July 9, 2019
By Matt Miller
Just look at poor Aaron Elinoff, with his bloodshot eyes and an expression somewhere between fear and despair. He must have done something pretty awful to deserve this mugshot, right? Well, only if you think that peacefully renting your property to someone on Airbnb or HomeAway should be a serious crime, because that is ultimately all that Mr. Elinoff is accused of doing.
“But wait,” you say, “I read the article and it says he attempted to influence a public servant, made a false statement, and ran some kind of ‘scheme.’ That sounds pretty bad to me!”
It’s true that Mr. Elinoff is accused of doing all those things. He has now become part of a rogue’s gallery that includes the homeowners we wrote about last month. But the things Mr. Elinoff has been charged with are classic “process crimes.” (In fact, it’s not the first time Denver has used this tactic. Check out another story we wrote about last month.)
A process crime is a crime that interferes with the proper functioning of our judicial system. They are crimes that someone commits, by corrupting the justice system, in order to get away with a different crime. People should not commit process crimes. Filing false documents and lying to the government about the status of your property undermine the rule of law.
But the thing about process crimes is that they can carry penalties that are completely out of whack with the underlying criminal offense. The underlying offense in this case is simply renting out one’s property on Airbnb or HomeAway. There is no accusation that Mr. Elinoff was a slumlord or was creating a nuisance for his neighbors. But he allegedly did lie to the government about whether the property he was renting was his primary residence.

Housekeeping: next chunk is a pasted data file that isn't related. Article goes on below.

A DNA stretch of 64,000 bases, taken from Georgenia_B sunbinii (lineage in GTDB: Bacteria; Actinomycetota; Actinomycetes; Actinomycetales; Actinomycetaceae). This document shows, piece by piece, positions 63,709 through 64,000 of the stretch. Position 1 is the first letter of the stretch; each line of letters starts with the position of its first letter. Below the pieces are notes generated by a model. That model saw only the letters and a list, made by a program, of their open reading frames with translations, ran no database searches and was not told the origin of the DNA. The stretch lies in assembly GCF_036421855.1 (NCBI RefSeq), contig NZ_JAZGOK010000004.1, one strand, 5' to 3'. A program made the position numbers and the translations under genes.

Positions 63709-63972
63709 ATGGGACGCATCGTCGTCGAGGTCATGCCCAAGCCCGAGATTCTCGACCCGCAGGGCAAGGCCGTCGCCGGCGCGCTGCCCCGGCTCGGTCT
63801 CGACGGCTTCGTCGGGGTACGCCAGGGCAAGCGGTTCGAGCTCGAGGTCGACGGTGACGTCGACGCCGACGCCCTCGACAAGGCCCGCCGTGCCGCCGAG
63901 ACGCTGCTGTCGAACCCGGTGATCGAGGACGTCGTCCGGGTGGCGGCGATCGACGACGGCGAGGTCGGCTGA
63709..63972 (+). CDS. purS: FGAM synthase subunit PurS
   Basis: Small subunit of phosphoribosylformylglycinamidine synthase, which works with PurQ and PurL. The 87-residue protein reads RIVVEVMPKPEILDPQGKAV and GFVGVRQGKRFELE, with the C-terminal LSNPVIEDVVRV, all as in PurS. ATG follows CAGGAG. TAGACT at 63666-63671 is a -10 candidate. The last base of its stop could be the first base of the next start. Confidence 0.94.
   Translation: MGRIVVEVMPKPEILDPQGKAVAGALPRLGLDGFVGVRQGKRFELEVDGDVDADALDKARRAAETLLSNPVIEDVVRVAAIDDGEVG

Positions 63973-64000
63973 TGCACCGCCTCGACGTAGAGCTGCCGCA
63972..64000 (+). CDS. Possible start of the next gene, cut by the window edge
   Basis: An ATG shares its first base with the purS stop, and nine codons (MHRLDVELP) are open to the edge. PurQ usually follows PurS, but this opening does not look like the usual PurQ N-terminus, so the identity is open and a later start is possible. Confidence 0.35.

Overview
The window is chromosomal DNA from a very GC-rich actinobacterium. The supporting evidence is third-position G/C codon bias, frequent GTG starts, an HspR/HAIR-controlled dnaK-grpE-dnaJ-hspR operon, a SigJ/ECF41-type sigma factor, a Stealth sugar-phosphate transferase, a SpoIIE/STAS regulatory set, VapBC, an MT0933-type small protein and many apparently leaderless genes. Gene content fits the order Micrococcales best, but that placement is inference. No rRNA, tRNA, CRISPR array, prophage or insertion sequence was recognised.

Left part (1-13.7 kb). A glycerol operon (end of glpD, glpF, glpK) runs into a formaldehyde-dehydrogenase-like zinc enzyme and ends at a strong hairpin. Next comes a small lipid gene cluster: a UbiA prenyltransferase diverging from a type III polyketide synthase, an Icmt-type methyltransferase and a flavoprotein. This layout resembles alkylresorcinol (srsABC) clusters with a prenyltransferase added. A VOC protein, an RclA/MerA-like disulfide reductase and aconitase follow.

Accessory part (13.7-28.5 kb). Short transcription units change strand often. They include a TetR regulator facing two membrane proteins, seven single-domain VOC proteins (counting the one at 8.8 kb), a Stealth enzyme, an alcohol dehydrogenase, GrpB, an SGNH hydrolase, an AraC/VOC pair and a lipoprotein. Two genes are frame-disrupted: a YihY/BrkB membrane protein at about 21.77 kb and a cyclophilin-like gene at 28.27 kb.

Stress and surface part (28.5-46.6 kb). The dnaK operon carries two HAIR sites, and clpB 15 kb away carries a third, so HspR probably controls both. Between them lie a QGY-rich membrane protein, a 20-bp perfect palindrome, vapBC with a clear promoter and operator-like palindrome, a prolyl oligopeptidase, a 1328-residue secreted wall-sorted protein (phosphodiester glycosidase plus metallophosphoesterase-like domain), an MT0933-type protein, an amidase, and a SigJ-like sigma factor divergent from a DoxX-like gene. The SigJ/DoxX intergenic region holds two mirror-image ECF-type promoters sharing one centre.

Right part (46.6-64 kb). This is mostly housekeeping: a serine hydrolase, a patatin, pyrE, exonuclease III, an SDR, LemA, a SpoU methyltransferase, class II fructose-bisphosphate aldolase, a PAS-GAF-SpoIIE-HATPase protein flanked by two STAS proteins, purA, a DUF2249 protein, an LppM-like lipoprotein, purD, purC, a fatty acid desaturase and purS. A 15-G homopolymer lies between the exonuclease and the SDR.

That was his crime. He should not have done it. Still, should he face felony charges for doing so? Should he potentially face six years in prison and a $500,000 fine just for conducting short-term rentals? I would argue that he should not. Mr. Elinoff didn’t actually hurt anyone. There are no allegations that he even inconvenienced anyone. By all accounts, all he did was run successful short-term rentals. So why is he facing up to six years in jail and half-a-million dollars in fines?
Tellingly, the underlying civil penalty for conducting a short-term rental in Denver without a license is only $999. This, however, is apparently not high enough to deter potential scofflaws, so Denver is resorting to process crimes with exorbitant penalties in order to send a message.
It’s the wrong message. Bullies and dictators make an example out of people who cross them. Responsible governments enforce laws justly and equitably in order to protect the public health and safety.
Denver claims that it needs to clamp down on short-term rentals because some listings are causing nuisances for existing residents. Fair enough. But Denver, like all cities, already has the tools it needs to punish bad actors by using existing nuisance laws. Putting the fear of God into people who are peacefully conducting short-term rentals is just a petty shortcut to bypass the difficult work of cracking down on bad actors on a case-by-case basis.
Matt Miller is a Senior Attorney at the Goldwater Institute.